The IAAF World Athletics Championships and Rugby World Cup might have been in full swing but, in terms of attendees at least, they looked like sideshows last week beside the 70th anniversary celebrations of the People’s Republic of China.
One hundred thousand civilians on floats processed past the Gate of Heavenly Peace in Tiananmen Square, as did a number of shiny-new intercontinental missiles. The choreography was less apparent in Hong Kong, where protests were marked by occasional outbreaks of violence. Hong Kong is equivalent to just 2.7% of the mainland economy today, compared to 18% back in 1997 at the handover. Yet for all its scale, Beijing is not expected to launch a 1989-style response. Instead, it moved last week to free up land to build more social housing, thereby targeting the city’s most immediate economic challenge.
Focusing on economics has, after all, kept the Chinese Communist Party in power. In 2007, the country was growing at 14.2% per year, and even today’s 6% rate is momentous; it creates well over half a trillion dollars of new wealth a year.
Globally, however, there came a series of signals last week which suggest that economic growth worldwide is declining: consumption and services data across the US, UK and eurozone are all struggling. More specifically, bleak manufacturing data suggest that the trade war is being sorely felt.
It is a war that shows little sign of abating. In a ruling last week, the World Trade Organization (WTO) found that Airbus – a consortium backed by Germany, the UK, France and Spain – had indeed received unlawful state aid. The ruling legitimises US sanctions, which will be imposed later this month, to the tune of a 25% tax on a range of imports from the EU. (Boeing, Airbus’s main competitor, awaits a WTO ruling on a parallel case, probably next year.)
“If applied on both sides, these tariffs will severely impact US and EU industries, putting high costs on the acquisition of new aircraft for US and EU airlines,” said Paul Boyne of Manulife, manager of the St. James’s Place Global Equity Income fund. “With regard to our Airbus holding, we expect to see increased volatility in the share price as these tariff battles work their way through. In fact, Airbus stock was up 4% on Thursday as the United States Trade Representative tariff announcement on Airbus was a lot less than expected.”
The US was also rocked by the continued saga of impeachment proceedings against the president, not least when a second whistleblower came forward on Sunday. Having already been accused of seeking Ukrainian government help to besmirch the name of the Biden family, Donald Trump last week openly called on China to investigate the Bidens instead – a rogue political move by any standards. Some speculate that the crisis makes a pre-election US-China trade deal all the more likely.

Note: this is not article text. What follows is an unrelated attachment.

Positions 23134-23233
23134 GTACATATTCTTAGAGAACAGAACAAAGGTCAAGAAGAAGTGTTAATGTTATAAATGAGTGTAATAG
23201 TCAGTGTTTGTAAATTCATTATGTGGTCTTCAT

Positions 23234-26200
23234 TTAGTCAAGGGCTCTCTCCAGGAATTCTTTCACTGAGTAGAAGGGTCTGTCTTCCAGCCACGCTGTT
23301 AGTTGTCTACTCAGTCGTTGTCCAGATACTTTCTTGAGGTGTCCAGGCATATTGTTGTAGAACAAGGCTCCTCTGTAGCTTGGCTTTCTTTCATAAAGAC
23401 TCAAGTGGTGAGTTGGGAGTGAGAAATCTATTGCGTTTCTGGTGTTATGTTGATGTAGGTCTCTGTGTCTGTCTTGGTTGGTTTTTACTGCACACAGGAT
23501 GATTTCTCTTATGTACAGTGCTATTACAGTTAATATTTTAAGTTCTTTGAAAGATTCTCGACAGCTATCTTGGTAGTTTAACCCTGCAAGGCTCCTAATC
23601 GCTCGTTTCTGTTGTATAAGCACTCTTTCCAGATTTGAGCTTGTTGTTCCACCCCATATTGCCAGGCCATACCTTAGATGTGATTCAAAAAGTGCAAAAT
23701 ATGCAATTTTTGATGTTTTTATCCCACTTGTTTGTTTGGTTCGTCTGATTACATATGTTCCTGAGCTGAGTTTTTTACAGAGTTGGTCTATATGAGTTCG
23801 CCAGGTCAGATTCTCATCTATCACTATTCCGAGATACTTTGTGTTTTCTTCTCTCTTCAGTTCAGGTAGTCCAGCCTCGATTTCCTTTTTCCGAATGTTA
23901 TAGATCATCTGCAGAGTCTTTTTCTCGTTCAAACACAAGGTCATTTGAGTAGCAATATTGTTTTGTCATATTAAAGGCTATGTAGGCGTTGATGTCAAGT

Fears over global growth and trade certainly weighed on investors’ minds last week: the S&P 500 slipped over the period. However, falling growth expectations also raised hopes that the Fed might yet take further supportive action. Friday’s US jobs numbers may help to make up the committee’s mind – the numbers fell short of expectations.
Anniversaries and rugby weren’t enough to prevent Asian stocks falling last week, and indices in Shanghai, Hong Kong and Tokyo all dipped, although losses were relatively contained. European stocks, meanwhile, were hit by the stream of negative economic data, as well as by the US tariffs decision; by Friday, however, hopes had emerged that the Fed might be softening further served to temper the week’s falls.
In the UK, Dave Lewis announced his forthcoming departure as CEO of Tesco after five years at the helm. “Dave Lewis has implemented a huge turnaround in the business over the past five years and, whilst it is disappointing to see him leave, his successor takes over a company in a very good state,” said Nick Purves of RWC Partners, manager of the St. James’s Place UK Equity fund.
However tough the new CEO’s job proves to be, it pales next to that of the prime minister. Last week Boris Johnson presented his new Brexit proposal to the EU. It includes customs checks, but not at the Northern Irish border, and it necessitates a regulatory border in the Irish Sea. Fearful of becoming a scapegoat, the EU was careful to get the mood music right, but the Johnson deal looks unlikely to fly in Brussels. The Irish Taoiseach said it failed to protect the “all-island economy” and that its proposals “do not fully meet the agreed objectives of the backstop”, while Donald Tusk said, “We remain open but still unconvinced.”
The prime minister needs EU approval at its Council meeting on 17–18 October. The passing of the Benn Act in parliament last month means he must request an extension on 19 October, should no deal be agreed before then.
Saving for children was once viewed as a nice extra – useful but hardly a top priority. These days, however, the cost of university or college fees, coupled with the cost of getting on the housing ladder, means parents are increasingly trying to plan ahead.
In The Picture
The 70th anniversary of the People’s Republic of China passed last week. In that period, China’s national population has risen to be the largest in human history; the country has undergone what the Encyclopaedia of Global Migration said is “likely the largest migration in human history” (as rural dwellers move to the cities); and China has enjoyed what the World Bank, in its June 2019 report China’s Economic Rise, called “the fastest sustained expansion by a major economy in history”.
The Last Word
It doesn’t matter if the cat is black or white, so long as it catches mice.
Deng Xiaoping, who oversaw China’s modern opening up to the world, on choosing between different economic systems
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